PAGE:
Last year, the Federal Communications Commission (FCC) passed new privacy rules under Section 222 of the Communications Act. Hailed as a huge win for consumer advocacy and civil liberties groups, the rules required internet users to give their internet service provider (ISP) an affirmative opt-in if their ISP wanted to access information like location data, app usage and internet browsing histories.

As was the case with just about every recent headline-grabbing FCC ruling in recent years, the Commission voted 3-2 along party lines, with Democrats Tom Wheeler, Jessica Rosenworcel and Mignon Clyburn voting in favor of the new rules, citing consumer rights, and Republicans Ajit Pai (who is now the FCC chairman) and Michael O'Rielly voting against, claiming the new rules were harmful to business.

Even if you're the biggest follower of federal tech policy, you could be excused for not noticing these regulations, as they were passed Oct. 27, a mere 12 days before last year's presidential election. That election is a substantial part of why the regulations won't go into effect as scheduled later this year.

President Donald Trump officially repealed the rules April 3 under the Congressional Review Act (CRA). The CRA allows for regulations passed during the last 60 days of the previous congressional legislative session to be repealed by both houses of Congress and signed off by the president during the first 60 days of the next legislative session. The law also prevents similar regulations from being enacted by federal agencies for a set period of time.

The CRA was passed in 1996 and had been used only once in its first 20 years as law. But with Republicans now controlling both houses of Congress and the presidency, the CRA has been used 11 times so far in 2017.

And while the repealed regulations cover things as wide-ranging as educational standards, employer recordkeeping and wildlife protection, none of the 11 has been as controversial to this point as the scrapped FCC privacy regulations.

Even before Trump's signature put the repeal into law, Congress came under fire from multiple sides of the political spectrum as well as from employees of tech companies like Twitter and Slack. After the allowance of ISPs to access, share and possibly sell user data, actor Misha Collins even started a crowdfunding effort aimed at purchasing Trump's and Congress's data. As of April 6, that GoFundMe page has raised more than $86,000.

There's a big problem with this approach of trying to stick the privacy repeal back in the face of Trump and Congress, though: It's almost certainly illegal, and individually identifiable data will still be off-limits for ISPs.

And while the possible idea of the company you pay for internet access each month collecting and using your data for marketing and targeting purposes rightly alarms consumer advocates, there's significant doubt about whether the repeal of the regulations that weren't even in effect yet changes much about the way data is collected on the internet.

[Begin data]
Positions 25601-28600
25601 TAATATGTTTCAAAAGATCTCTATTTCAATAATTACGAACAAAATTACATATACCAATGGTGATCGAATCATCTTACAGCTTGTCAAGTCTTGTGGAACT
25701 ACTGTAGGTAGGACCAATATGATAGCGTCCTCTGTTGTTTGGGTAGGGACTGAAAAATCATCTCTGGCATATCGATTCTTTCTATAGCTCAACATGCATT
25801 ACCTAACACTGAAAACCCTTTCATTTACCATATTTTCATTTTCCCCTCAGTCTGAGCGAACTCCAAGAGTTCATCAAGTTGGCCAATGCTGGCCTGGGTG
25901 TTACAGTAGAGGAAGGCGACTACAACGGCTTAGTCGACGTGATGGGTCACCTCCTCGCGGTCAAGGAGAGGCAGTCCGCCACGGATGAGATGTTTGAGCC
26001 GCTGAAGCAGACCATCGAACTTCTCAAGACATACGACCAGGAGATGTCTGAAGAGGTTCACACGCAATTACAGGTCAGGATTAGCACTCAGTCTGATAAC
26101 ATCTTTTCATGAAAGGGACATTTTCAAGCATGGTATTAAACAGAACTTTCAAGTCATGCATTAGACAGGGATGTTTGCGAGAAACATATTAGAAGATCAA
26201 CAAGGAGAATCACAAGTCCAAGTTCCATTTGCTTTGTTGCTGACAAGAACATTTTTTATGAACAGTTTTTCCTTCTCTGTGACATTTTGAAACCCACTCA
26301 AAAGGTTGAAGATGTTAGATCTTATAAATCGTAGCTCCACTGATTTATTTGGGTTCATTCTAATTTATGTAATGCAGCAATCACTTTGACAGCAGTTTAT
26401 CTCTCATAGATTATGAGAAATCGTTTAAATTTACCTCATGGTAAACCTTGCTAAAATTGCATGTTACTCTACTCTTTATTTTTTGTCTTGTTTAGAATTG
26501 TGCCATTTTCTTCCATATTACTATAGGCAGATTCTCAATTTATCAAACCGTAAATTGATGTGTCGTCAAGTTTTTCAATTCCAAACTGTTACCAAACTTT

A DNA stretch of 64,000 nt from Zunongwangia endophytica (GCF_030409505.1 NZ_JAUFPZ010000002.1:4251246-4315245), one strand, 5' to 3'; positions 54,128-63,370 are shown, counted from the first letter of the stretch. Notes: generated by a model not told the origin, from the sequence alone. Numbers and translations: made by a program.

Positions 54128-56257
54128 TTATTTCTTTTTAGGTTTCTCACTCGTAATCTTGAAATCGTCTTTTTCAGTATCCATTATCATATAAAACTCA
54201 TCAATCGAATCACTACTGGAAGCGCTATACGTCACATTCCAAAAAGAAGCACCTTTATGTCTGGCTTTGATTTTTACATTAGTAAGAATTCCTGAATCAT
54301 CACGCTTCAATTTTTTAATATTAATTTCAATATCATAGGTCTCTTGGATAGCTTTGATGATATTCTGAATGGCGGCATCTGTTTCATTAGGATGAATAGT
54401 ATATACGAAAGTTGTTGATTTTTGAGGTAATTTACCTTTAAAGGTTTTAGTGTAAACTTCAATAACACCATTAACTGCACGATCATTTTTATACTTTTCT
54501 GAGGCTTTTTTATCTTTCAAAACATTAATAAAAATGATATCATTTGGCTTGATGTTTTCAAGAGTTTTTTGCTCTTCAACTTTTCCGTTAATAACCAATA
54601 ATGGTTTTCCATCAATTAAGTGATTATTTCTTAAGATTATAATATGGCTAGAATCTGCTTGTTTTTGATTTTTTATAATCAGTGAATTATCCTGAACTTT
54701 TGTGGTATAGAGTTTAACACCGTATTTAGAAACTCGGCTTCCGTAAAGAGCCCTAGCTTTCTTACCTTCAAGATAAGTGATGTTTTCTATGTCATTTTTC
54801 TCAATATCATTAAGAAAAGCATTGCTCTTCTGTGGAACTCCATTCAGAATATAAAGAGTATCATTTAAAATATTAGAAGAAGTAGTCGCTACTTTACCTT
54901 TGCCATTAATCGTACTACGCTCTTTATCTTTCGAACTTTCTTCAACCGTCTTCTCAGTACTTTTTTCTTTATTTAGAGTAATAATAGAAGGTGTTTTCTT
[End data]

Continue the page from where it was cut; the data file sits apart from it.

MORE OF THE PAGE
"Consumer-privacy advocates are right to be outraged. Unfortunately, the horse left the barn a long time ago," tech engineer and commentator Elaine Ou writes in Bloomberg View. "Internet service providers have been tracking and selling customer activity since the early days of dial-up."

Another argument is that the regulations' repeal essentially lets them do what companies like Facebook and Google have been doing for years in targeting advertisements and other marketing opportunities to users. Of course, internet subscribers don't have to use Google or Facebook if they don't want to, while they do have to employ the services of an ISP.

One clear consequence of the privacy regulations' repeal is that internet privacy issues are now likely to be adjudicated by the Federal Trade Commission (FTC).

Current FCC Chairman Pai favors this approach, and privacy complaints were previously handled by the FTC before Wheeler's FCC took control of them. However, the FTC looks at complaints and decides to bring lawsuits (or not) based on activity that has already occurred, while the FCC regulates the communications world more generally and thus, often more pre-emptively.

Another result of the repeal maybe that internet customers try to utilize tools to cloak their internet activity, like a virtual private network (VPN). Per Google, interest in VPNs spiked in the U.S. during the last week of March, when the privacy repeal made its way through both houses of Congress. VPN services might not be a panacea for internet users wanting privacy, but using browser extensions that employ the secure HTTPS protocol may help, too.

We can't know yet how the scrapped regulations will affect the internet users' daily web experience, or if the customers of the largest ISPs will even be able to notice the potential increased targeting and marketing opportunities their data could produce.

What's sure at this point is that the White House and the FCC are more pro-big business than they were a few months ago. That bodes well for the nation's largest ISPs but not for consumer advocates.